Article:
Should—it seems like an innocent enough word. ‘I should go to the market’, or ‘You should straighten up your room before your friends come by’. But beneath the benign commonality of the word, lies a most dangerous auxiliary verb. ‘I should have done more to help’, or ‘I should lose weight’.
Should amounts to an expectation, but also a failure of sorts. As if an act or feeling needs to be carried out, but you just haven’t the gumption to do it. Instead you rack yourself (or others) with guilt about the failed act or emotion.
Should is an insidious toxin that seems to affect more of my women friends than my men folk. It seeps innocently enough into our conversations or through our inner-voices, but over years of unnoticed use can wreak havoc on our psyches. ‘I should volunteer more at my daughter’s school’... 'I shouldn’t eat that piece of cake’... ‘I shouldn’t have let that comment get to me so’.
Chip... chip... chip... Shoulds chip away at our confidence reserves and renders us unsure of our own motives.
I sincerely hate the word ‘should’ and try very hard not to use it. Here’s my method to combat the ‘shoulds’ in life: I to try and do my best; if I have, then I am happy with that effort and let the results fall as they may. If I have not done my best, I face that, own up to it, possibly learn from it and try to get on with life.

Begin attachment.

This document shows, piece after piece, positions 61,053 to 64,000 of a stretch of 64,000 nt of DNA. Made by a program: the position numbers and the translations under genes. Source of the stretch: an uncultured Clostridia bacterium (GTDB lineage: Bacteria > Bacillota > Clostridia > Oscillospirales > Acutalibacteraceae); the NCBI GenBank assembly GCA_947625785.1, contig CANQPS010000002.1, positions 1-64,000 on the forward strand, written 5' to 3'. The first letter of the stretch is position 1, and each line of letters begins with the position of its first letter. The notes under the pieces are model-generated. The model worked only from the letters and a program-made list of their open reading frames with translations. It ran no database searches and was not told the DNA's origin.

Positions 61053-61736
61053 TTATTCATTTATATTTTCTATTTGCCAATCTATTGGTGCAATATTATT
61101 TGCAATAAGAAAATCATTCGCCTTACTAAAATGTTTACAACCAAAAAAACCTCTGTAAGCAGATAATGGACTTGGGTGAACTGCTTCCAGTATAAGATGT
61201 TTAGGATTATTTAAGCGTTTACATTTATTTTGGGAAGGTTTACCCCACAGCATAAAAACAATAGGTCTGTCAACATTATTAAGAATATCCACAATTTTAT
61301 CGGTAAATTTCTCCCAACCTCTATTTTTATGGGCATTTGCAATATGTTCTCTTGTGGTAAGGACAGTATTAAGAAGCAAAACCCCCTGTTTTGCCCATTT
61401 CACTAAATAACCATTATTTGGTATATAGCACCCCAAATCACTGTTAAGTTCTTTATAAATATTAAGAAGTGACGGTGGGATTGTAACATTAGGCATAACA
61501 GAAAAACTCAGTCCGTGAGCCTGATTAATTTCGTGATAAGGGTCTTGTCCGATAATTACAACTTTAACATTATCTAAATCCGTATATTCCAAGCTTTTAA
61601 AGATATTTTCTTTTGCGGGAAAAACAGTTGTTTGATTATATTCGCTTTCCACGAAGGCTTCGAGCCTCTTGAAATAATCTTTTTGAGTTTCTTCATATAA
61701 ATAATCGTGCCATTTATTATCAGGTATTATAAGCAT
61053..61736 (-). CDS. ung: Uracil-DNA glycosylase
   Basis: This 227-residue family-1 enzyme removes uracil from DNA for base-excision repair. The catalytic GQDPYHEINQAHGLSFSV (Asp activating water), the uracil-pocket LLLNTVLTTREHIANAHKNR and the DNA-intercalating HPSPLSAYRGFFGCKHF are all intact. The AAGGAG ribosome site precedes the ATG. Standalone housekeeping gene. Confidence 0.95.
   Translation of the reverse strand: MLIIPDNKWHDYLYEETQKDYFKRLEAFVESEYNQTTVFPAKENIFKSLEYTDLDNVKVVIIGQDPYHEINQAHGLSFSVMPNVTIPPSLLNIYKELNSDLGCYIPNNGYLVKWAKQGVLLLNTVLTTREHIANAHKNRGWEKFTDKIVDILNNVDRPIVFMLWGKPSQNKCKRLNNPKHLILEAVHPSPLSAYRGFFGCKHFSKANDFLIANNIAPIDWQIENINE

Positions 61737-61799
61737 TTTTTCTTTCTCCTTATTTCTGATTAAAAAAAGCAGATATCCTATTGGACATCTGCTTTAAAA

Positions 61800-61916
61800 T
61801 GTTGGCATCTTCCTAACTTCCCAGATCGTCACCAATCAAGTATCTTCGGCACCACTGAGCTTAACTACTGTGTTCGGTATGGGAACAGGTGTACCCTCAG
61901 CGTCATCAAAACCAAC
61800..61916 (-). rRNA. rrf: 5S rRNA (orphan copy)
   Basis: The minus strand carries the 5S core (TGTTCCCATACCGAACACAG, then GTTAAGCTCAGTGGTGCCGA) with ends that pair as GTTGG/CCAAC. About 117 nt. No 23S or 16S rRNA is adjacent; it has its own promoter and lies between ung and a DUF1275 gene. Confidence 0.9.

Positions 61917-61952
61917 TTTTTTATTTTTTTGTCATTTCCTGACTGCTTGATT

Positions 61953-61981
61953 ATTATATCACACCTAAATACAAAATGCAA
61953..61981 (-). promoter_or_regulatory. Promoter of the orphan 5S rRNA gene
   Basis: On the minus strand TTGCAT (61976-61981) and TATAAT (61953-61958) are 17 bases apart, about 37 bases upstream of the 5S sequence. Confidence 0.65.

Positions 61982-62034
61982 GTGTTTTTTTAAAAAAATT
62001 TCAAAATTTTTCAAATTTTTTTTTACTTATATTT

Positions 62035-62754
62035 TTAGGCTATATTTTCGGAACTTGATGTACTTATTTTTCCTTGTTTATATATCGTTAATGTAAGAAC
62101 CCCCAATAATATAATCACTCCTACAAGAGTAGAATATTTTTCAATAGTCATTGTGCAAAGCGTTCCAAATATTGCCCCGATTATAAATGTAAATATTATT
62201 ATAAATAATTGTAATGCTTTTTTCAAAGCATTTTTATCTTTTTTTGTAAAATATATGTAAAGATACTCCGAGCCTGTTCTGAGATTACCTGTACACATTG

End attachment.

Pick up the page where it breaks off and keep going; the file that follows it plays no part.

I shouldn’t ‘do’ anything—I either do it, or I don’t.
Of course, this is a work in progress. I occassionally fall down the slippery slope of 'shoulds', but I attempt and regain footing as soon as I realize it, and cut myself some slack.
In this new year, try and catch yourself when using the word ‘should’. How often do you say it to yourself? How often do you say it to others; to your children, or sweetheart?
Prick up your ears and watch out for that awful word. Let’s make ‘should’ a worthless sentiment of the past.